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Author Topic: Validating nonces  (Read 718 times)
hardcore-fs
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December 09, 2012, 01:23:41 AM
 #1

Hi,

I notice a mining site that is saying nonces are incorrect, (but i suspect they are not)

Is there a site where i can drop in a hash say:

00000001653b8fc7d366c410b68c0608f77fb8b57ae67a6e9a4100fa0000001d00000000468638e 0f07ee775fc1e39816ac9ec505c3a933127ccabb30a13440377ae780a50c3df2d1a04e0ea

and get the correct nonce back (all the hashes have been solved and are in the block chain)

HC

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DannyHamilton
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December 09, 2012, 02:57:13 AM
 #2

Hi,

I notice a mining site that is saying nonces are incorrect, (but i suspect they are not)

Is there a site where i can drop in a hash say:

00000001653b8fc7d366c410b68c0608f77fb8b57ae67a6e9a4100fa0000001d00000000468638e 0f07ee775fc1e39816ac9ec505c3a933127ccabb30a13440377ae780a50c3df2d1a04e0ea

and get the correct nonce back (all the hashes have been solved and are in the block chain)

HC


That doesn't look like a valid block hash.  I thought block hashes were 64 characters long when represented in hex.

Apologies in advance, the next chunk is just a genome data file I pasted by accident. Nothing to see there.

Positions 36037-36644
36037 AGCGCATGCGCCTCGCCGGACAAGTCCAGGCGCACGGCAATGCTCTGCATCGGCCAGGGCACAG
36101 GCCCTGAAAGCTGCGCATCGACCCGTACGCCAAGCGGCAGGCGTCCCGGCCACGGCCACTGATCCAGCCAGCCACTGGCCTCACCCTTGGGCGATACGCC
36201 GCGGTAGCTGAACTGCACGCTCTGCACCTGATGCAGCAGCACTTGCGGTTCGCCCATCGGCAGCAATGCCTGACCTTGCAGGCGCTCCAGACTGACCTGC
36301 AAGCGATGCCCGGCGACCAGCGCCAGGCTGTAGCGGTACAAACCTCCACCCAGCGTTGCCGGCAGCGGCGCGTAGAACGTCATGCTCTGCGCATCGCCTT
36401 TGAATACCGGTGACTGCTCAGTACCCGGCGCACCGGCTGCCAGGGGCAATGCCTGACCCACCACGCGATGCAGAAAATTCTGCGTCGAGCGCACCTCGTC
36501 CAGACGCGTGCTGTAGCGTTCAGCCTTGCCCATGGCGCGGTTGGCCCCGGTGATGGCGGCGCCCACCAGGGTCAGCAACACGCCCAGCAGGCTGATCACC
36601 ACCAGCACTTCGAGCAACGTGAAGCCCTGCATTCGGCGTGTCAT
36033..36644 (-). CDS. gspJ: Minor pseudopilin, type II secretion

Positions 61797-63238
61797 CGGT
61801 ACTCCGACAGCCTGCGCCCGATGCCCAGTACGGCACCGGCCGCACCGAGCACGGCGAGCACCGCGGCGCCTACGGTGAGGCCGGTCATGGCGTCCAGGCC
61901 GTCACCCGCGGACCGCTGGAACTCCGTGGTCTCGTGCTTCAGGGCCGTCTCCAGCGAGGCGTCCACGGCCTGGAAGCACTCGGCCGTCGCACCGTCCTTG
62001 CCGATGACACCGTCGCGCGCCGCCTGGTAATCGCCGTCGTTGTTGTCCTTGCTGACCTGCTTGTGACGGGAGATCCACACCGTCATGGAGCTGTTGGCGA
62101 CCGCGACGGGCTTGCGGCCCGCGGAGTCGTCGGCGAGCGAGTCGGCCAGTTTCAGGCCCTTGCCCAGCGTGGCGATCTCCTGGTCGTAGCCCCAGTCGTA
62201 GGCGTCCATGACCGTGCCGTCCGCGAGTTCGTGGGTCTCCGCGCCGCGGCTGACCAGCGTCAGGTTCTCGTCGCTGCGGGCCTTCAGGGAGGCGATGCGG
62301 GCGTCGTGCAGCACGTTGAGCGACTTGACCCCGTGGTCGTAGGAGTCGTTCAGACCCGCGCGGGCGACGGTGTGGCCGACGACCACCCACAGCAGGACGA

If you have a valid block hash from an existing bitcoin blockchain block, then you should be able to look up the nonce ate blockchain.info.

For example, given this hash:
000000000000003c74f147f11e68ad5283efbad7796e5774836e75e7ed3340d1

If I go to this page:
http://blockchain.info/

And paste the hash into the search box, I get the following page:
http://blockchain.info/block-index/000000000000003c74f147f11e68ad5283efbad7796e5774836e75e7ed3340d1

Which shows that the nonce was:
4267120643

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December 09, 2012, 03:02:23 AM
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Note that a there can be more than one nonce that will solve a block, so even if the nonce that ends up in the block is not the one you submitted, it doesn't mean that your nonce wouldn't have worked too.  It is also possible that whoever did solve the block included different transactions than you would have.  If there is ANY change at all in the included transactions (even the order that they are included) or the header of the the block, then the nonce that solves the block will be different as well.

You really can't look at the solved block to determine if one of your submitted nonces match the nonce that eventually makes it into the block.  It should be pretty easy though to demonstrate that a nonce you provided would generate a block hash that meets the necessary difficulty.

What makes you think the pool is trying to keep you from solving blocks?

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December 09, 2012, 03:19:32 AM
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Note that a there can be more than one nonce that will solve a block, so even if the nonce that ends up in the block is not the one you submitted, it doesn't mean that your nonce wouldn't have worked too.  It is also possible that whoever did solve the block included different transactions than you would have.  If there is ANY change at all in the included transactions (even the order that they are included) or the header of the the block, then the nonce that solves the block will be different as well.